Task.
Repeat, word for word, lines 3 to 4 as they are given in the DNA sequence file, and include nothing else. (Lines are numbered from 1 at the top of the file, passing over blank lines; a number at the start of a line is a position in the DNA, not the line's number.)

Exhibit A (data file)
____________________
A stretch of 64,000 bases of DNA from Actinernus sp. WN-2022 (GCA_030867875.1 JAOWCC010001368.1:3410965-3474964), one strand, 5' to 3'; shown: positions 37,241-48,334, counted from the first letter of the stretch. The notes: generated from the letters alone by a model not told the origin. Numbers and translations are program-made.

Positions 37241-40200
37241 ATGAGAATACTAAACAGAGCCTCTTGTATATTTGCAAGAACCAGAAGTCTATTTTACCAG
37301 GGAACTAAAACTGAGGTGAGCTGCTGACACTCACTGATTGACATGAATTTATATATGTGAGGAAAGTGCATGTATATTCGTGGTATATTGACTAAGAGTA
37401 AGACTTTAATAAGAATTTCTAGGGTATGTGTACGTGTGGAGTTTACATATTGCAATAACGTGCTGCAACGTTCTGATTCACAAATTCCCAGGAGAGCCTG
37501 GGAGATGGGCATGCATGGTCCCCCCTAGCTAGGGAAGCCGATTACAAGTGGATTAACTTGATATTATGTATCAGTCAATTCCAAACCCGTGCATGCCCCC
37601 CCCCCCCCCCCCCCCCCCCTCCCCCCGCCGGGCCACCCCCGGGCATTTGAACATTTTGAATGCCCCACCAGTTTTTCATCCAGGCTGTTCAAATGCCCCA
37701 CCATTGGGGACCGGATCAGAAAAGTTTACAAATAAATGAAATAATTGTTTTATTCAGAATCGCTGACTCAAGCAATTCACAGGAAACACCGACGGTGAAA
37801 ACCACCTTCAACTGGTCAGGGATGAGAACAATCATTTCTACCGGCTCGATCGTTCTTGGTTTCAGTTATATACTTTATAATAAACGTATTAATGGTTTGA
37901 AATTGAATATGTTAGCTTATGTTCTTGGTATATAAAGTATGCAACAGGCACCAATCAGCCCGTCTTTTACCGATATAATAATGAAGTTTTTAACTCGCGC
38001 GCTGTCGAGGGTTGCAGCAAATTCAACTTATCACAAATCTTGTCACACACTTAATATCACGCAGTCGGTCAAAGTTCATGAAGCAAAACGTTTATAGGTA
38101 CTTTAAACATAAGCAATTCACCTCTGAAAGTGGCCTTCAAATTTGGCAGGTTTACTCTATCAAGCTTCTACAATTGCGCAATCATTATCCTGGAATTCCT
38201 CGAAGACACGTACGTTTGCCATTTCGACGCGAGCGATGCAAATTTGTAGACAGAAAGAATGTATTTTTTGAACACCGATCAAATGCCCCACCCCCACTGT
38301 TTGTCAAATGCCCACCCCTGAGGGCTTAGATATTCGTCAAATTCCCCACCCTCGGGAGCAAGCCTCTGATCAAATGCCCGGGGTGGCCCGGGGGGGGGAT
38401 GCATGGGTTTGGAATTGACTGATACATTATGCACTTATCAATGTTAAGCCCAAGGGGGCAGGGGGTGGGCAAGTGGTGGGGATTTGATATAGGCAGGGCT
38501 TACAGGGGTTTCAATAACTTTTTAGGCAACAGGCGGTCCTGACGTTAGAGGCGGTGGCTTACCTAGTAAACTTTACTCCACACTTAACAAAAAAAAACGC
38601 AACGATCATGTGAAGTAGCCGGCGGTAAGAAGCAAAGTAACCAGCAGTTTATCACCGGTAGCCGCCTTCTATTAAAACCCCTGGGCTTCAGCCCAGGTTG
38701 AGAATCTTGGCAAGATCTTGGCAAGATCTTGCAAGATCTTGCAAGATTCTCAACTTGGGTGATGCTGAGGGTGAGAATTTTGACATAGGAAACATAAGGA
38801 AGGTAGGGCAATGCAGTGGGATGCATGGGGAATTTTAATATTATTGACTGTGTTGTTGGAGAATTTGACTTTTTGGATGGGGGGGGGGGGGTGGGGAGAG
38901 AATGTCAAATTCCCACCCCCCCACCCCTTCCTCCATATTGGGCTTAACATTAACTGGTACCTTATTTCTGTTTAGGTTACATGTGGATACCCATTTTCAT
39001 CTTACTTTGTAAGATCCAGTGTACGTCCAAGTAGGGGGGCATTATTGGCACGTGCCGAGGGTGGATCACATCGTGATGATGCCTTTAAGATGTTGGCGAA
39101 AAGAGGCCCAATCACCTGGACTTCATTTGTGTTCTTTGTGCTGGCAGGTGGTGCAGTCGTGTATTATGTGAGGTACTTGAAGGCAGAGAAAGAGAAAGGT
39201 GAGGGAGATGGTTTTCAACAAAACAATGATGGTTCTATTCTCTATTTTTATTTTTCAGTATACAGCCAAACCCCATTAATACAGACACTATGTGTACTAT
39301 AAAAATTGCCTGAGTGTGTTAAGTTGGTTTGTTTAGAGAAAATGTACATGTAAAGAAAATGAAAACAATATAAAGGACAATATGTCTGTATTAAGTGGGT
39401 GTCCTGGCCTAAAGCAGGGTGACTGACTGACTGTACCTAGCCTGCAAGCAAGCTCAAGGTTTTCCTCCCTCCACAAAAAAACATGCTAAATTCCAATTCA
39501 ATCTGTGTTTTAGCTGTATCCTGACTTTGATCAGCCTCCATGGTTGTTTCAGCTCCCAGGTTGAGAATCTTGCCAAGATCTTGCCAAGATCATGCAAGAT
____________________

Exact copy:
37241 ATGAGAATACTAAACAGAGCCTCTTGTATATTTGCAAGAACCAGAAGTCTATTTTACCAG
37301 GGAACTAAAACTGAGGTGAGCTGCTGACACTCACTGATTGACATGAATTTATATATGTGAGGAAAGTGCATGTATATTCGTGGTATATTGACTAAGAGTA